Gerald Cotten, the deceased founder and CEO of QuadrigaCX, used his own cash to try to keep the crypto exchange afloat during a legal battle with a bank, his widow said.
Jennifer Robertson, Cotten’s wife and executor of his estate, said in a statement sent to CoinDesk Wednesday that Cotten told her he was putting his own funds into the exchange after the Canadian Imperial Bank of Commerce (CIBC) froze its fiat holdings in January 2018 over questions about their origin.
In the statement, she said:
“While I had no direct knowledge of how Gerry operated the business, he told me that he had been putting his own money back into QCX to fund user withdrawals in 2018 while the CIBC money remained frozen. I believe Gerry had the best interests of the business in mind, and cared for his customers.”
Roberston also said Quadriga’s law firm, Stewart McKelvey, would be withdrawing itself from representing the exchange moving forward after an unspecified conflict of interest was discovered by QuadrigaCX’s court-appointed monitor Ernst & Young (EY).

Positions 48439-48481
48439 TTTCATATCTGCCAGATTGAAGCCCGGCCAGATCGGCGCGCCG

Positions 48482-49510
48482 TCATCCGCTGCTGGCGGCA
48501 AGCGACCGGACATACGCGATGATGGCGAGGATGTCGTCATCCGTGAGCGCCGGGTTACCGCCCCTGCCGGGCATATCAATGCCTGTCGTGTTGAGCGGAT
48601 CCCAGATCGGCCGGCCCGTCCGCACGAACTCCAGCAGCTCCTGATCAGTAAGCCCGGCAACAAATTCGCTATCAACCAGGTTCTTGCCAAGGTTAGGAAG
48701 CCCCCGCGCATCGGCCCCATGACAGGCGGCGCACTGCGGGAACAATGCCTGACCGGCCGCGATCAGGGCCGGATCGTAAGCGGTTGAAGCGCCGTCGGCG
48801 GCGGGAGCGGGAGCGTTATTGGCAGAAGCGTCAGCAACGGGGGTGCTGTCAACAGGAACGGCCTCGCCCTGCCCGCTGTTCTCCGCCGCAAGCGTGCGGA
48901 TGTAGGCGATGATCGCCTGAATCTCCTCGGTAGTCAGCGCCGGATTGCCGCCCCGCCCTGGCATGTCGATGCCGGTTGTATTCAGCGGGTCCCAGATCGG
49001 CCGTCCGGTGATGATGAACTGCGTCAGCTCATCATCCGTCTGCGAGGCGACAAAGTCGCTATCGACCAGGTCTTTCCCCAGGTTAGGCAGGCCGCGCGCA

In the statement, Robertson says:
“I have been advised by Stewart McKelvey that, in light of concerns regarding a potential conflict of interest that have been raised as a result of information which has come to the attention of the Monitor since the start of the CCAA process, they have withdrawn from representing QuadrigaCX (QCX) and the other applicant companies in the CCAA process.”
The statement added that “details of such information from the Monitor has not been disclosed to me.”
Quadriga filed for creditor protection at the end of January, claiming that after Cotten’s death, it could no longer access nearly $140 million in cryptocurrencies and was unable to send funds to some 115,000 customers.
The Nova Scotia Supreme Court appointed EY as a monitor for the exchange, allowing EY to oversee and facilitate Quadriga’s efforts to recoup some of its missing funds.
To date, EY has announced that, while it is making some progress in securing Quadriga’s fiat holdings from various third-party payment processors, it has not yet been able to locate any more than a fractional amount of its crypto holdings.
Perhaps most notably, six bitcoin cold wallet addresses Quadriga said it used were empty, raising questions as to whether the exchange still has any of the missing cryptocurrencies at all.
Judge Michael Wood image via Nova Scotia Supreme Court